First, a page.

“Although we understand that some local retailers have experienced temporary outages related to a rush of residents filling up their tanks in preparation for evacuation, at this time, our fuel supply is adequate to support the Coastal region’s needs,” said Chandler.
Colonial’s offices will close Friday at 1 p.m., but they plan to keep the local Savannah fuel loading facility operational as long as trucks are safe to load and deliver fuel.
“We have significant experience with disaster recovery, and Colonial has already positioned the assets and resources required to recover and resume operations after the impact of the storm,” he said.
Jeff Bush, chief operating officer for Parker’s, said the demand for fuel in Savannah and surrounding coastal Georgia communities is unlike anything they’ve seen before and, while they are experiencing outages periodically at some locations, the company is getting fuel deliveries as quickly as possible to meet the demand.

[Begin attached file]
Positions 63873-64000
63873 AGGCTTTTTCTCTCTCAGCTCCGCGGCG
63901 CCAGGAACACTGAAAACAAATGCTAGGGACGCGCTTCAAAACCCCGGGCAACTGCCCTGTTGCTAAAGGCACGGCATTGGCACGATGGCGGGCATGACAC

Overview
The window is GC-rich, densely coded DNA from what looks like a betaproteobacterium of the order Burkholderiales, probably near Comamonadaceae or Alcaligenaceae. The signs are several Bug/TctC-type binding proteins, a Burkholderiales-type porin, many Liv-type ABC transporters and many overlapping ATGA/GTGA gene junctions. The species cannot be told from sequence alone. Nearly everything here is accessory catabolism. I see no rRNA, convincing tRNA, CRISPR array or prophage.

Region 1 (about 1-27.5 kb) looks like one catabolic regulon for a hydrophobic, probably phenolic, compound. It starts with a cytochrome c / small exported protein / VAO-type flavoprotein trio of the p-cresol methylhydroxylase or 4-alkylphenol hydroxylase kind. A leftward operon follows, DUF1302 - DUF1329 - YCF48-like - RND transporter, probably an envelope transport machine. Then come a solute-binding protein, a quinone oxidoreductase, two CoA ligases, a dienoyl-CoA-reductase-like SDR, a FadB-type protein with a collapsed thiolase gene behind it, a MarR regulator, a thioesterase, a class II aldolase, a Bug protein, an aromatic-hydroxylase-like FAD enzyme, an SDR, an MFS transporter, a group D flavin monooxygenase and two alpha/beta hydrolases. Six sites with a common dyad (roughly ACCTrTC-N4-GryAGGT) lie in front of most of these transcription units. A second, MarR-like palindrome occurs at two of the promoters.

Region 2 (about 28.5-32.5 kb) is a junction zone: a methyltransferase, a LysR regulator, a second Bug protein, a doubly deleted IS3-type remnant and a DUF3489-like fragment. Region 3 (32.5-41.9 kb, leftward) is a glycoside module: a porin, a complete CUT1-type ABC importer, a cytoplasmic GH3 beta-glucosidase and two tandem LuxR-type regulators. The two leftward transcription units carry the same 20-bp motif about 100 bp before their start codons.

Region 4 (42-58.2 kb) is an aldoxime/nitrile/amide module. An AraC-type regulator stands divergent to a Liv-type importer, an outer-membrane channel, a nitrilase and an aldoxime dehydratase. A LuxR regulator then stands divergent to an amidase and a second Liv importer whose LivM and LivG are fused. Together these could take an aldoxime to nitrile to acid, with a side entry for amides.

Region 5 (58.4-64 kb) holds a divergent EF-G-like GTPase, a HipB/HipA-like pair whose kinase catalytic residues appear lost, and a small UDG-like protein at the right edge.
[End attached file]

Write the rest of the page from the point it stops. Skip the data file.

“We’ve doubled our drivers and the trucks pulling fuel and are doing the same with our vendors selling various items that our customers need. We’re also boarding up stores and are searching for hotel rooms for our employees,” Bush said.
“One thing we’re not doing is increasing our profit margin on the sale of gas. We’re not price gouging. We have a commitment to our customers and to the community that we uphold every day.”
Bush said stores will remain open if they have electricity and people to work, but encourages drivers to look for stores that aren’t along main evacuation routes that are more likely to have fuel. Simply put, if you see a station with fuel, stop and get what you need.
“Just like we saw with Hurricane Matthew, some roads were not passable due to flooding and trees that were down. That can affect the delivery of fuel in our area. We’ll be up against that again with Hurricane Irma,” he said.